The original Star Trek is quite critically acclaimed. While being a namesake contender against the other franchise Star Wars, it focuses strongly on scientific elements and has been producing content for over half a century! However, nothing catches our attention unlike the initial and original episodes of Star Trek. The logical conclusion of the Vulcan species of Spock, the craftiness of the doctor McCoy and the steadfastness of the leader, Captain James T. Kirk. We all have memories watching this masterpiece. Here are five of my favourite episodes from the Original Star Trek which was aired 1967 onwards.
Errand of Mercy
This episode was marked by the the USS Enterprise beaming down to the planet of Organia. Organia was a planet inhabited by Organians and led by Ayelborne. This was a group which espoused militarian pacifism. They ensured no one in space ever confronts in the space in their presence and very well achieved it.
Their scientific advancement is beyond what normal humans can perceive hence, they take a primitive life form and enjoy simple things. On a technological aspect, Ornagians can destabilise weapons at will by heating them to a temperature no one can withstand. They are also able to see across past, present and future. It is true that millions of years ago, Organians were also like us, humans – warlike and of conquering nature. However, on the planet of Organia, they lead simple lives like backward, village peasants.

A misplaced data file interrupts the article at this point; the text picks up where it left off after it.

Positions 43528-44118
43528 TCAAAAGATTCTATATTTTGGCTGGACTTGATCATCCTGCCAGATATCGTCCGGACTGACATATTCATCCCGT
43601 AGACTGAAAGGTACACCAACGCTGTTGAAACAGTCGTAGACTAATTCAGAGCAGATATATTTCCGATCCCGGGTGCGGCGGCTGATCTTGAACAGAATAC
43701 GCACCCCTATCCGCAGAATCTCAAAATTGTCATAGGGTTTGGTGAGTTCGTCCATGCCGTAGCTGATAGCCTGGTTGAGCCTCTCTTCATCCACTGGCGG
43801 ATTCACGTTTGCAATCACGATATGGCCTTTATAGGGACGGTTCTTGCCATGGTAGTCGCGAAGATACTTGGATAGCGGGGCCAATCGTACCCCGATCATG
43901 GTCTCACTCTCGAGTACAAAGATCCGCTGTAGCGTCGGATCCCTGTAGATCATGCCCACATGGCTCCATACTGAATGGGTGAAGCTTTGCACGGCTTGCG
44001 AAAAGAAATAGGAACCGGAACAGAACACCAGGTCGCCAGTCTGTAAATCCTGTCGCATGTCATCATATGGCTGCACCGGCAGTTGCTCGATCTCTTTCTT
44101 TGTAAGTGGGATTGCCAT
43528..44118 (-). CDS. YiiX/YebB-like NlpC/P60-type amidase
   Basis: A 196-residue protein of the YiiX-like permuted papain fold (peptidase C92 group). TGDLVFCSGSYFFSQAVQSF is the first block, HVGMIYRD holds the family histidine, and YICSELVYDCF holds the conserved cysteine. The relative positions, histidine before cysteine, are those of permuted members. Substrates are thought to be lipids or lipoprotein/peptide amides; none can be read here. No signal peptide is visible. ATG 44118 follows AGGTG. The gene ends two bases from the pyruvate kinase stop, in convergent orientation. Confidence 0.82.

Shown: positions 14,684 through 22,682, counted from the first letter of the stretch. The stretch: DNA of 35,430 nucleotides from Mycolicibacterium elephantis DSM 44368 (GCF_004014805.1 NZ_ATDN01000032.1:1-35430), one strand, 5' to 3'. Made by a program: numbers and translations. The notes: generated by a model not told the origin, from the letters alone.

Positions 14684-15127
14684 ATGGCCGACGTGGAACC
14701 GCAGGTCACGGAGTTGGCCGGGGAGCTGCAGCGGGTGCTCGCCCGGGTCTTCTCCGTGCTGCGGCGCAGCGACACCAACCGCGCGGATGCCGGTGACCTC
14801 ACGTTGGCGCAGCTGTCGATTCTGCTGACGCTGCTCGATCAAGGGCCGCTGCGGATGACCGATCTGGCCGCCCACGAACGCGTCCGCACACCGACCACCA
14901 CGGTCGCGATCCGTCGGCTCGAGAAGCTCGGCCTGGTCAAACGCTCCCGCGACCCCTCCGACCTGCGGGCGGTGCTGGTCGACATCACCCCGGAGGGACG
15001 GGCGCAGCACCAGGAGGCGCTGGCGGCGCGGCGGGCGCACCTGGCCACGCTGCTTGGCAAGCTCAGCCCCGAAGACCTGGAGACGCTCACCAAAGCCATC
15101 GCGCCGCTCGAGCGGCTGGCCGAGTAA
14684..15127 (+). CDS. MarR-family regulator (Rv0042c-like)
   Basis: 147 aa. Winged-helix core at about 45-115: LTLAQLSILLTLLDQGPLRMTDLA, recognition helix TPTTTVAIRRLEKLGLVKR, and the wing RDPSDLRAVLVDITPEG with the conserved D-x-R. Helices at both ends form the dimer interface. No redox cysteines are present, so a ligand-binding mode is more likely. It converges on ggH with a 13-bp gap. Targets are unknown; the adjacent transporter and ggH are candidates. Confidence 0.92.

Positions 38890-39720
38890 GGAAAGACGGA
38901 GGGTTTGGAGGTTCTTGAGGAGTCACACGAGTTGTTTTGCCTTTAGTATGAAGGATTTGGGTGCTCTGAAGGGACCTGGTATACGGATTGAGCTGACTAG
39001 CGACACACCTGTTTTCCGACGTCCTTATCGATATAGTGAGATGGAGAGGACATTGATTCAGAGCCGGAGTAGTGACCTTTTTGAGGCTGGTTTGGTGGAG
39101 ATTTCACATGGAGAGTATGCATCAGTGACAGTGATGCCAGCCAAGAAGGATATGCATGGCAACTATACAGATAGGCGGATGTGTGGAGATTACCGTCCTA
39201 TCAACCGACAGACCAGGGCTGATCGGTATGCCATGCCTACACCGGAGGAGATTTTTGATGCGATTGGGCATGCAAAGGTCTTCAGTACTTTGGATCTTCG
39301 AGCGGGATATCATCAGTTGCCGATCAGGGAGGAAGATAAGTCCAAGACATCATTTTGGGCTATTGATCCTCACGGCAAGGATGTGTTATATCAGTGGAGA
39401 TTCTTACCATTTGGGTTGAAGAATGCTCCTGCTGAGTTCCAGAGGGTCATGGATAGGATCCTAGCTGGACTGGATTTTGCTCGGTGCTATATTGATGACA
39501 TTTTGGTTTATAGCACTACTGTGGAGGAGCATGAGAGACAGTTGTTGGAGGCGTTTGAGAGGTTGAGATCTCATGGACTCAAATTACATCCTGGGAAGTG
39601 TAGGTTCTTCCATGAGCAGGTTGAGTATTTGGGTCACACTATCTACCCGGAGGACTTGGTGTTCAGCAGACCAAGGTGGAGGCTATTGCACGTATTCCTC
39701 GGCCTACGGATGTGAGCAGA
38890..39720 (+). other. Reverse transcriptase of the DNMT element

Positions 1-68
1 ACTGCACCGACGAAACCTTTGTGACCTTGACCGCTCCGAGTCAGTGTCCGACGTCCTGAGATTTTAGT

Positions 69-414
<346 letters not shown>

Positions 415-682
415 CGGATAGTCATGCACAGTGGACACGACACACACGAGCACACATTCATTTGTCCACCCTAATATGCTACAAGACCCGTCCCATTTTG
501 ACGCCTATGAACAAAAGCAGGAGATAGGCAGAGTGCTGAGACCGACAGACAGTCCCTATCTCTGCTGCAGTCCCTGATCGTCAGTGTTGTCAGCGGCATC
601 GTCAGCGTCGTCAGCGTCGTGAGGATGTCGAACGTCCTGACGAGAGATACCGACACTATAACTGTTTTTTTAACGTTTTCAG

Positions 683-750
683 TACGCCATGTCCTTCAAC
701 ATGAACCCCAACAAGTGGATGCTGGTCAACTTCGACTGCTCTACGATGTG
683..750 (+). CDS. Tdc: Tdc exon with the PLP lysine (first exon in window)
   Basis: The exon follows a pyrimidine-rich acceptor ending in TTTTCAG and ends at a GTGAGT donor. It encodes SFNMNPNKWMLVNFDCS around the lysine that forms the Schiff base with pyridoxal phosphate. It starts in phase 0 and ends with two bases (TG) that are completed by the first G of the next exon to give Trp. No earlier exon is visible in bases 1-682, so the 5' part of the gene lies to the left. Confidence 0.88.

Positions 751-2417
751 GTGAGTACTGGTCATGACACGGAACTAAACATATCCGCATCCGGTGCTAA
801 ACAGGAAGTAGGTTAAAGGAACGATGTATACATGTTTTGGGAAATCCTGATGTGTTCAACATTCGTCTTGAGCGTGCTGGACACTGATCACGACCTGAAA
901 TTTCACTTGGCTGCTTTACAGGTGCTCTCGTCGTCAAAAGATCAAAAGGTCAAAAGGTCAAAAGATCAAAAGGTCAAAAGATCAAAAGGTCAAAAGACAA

In the episode, the protagonists (Spock and James T Kirk) was sent to defend the planet Organia from Klingons. The Klingons wreaked havoc and even “killed” multitudes of Organians but all Ayelborne and his village council did were to sit and smile. They knew what they were capable of and what the Klingons had actually achieved.
The Organians also predicted that Klingons and Humans would work together in future and in the very next series, Star Trek: The Next Generation, there is a Klingon character, Worf in the lead.
The Way to Eden
Many may have felt offended by this episode (only if they’re too far left on the political spectrum) and picked on how biased writers were in the 1960s about youngsters who just want to live their life. I do not buy it. I believe this was prophetic and showed just how cults are formed:
- The belief in an otherwise impossible utopia (Eden)
- Psychological manipulation of the people (of the Enterprise) by trick or threat
- Being a rabid contrarian and persistently defying every set of rules (by calling the captain “Herbert”, their local euphemism for bureaucrat, refusing medical check ups etc).
This episode intended to say what too much anarchy leads to, especially what happens to the “Seekers of Eden“.
“That’s right. Someone else is running the ship. I am!”
The Devil in the Dark
This one episode proved Star Trek was far ahead of it’s time. While everyone were busy finding what in the mines were swallowing the miners alive, it appeared as a one-of-its-kind intelligent Silicon based life form called Horta. A life form which can only exist in deep mines without much of oxygen. While we talk about sci fi and life forms based on other elements in a post 2000 world, this episode was aired in 1967-68! The rock in red and brown from the pic below? That’s Horta, the silicate, rock-like creature! As the creature conveys its pain to Spock, Kirk asks McCoy, the doctor to beam down on the planet from the spaceship. The episode shows how we label the other as a devil when we do not know enough about it.